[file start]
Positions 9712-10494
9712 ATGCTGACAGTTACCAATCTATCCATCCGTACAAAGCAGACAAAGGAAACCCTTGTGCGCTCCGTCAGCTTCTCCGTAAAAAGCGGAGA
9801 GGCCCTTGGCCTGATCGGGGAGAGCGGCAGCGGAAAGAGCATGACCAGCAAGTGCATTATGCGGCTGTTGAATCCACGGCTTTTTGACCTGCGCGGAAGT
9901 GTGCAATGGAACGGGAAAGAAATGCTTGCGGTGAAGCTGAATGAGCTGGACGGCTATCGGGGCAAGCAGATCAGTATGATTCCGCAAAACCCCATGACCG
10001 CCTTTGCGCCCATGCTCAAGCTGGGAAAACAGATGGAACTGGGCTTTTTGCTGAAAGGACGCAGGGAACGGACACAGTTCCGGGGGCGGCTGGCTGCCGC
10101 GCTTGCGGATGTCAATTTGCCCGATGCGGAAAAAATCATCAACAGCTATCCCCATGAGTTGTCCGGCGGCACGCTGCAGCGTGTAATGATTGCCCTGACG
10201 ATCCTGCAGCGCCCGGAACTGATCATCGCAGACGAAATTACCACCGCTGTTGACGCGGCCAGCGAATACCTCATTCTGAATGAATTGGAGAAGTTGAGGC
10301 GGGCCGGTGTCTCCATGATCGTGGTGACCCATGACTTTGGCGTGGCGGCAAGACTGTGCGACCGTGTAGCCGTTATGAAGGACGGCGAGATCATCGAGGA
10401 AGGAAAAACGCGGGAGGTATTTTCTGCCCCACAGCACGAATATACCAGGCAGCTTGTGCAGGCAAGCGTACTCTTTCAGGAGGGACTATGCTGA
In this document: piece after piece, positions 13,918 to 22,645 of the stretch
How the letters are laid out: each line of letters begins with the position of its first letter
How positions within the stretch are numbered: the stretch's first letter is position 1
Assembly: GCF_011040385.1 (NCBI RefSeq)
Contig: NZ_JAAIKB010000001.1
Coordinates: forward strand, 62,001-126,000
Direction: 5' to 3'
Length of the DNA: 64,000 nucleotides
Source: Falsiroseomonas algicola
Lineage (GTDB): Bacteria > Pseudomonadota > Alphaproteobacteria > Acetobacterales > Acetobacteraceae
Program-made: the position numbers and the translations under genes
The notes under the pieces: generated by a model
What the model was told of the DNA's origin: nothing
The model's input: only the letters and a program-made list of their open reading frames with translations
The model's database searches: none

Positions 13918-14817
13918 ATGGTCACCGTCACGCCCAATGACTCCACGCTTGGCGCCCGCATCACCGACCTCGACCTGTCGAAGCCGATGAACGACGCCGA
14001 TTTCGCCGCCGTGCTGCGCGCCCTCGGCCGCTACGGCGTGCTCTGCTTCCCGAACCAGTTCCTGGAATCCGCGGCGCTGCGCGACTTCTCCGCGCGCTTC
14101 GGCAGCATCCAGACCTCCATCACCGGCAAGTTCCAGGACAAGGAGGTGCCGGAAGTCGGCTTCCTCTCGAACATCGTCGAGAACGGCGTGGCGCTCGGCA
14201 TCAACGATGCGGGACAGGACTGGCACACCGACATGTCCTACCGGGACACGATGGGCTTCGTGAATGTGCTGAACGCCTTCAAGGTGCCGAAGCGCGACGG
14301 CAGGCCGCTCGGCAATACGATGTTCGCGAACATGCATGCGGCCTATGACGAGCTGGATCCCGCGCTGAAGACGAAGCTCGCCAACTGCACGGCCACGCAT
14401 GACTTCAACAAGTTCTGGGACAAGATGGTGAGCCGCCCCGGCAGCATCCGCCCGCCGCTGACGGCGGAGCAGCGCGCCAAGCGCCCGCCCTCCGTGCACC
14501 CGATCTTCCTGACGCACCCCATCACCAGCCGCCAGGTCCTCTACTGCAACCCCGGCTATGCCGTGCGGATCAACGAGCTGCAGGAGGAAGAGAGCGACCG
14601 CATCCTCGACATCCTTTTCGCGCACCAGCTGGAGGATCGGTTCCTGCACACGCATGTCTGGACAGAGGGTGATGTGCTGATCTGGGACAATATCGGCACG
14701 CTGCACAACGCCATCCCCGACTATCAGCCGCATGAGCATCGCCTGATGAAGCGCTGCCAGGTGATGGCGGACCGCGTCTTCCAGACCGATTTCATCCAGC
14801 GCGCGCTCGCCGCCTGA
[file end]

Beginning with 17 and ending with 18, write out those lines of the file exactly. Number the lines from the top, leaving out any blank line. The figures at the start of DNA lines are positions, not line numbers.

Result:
Length of the DNA: 64,000 nucleotides
Source: Falsiroseomonas algicola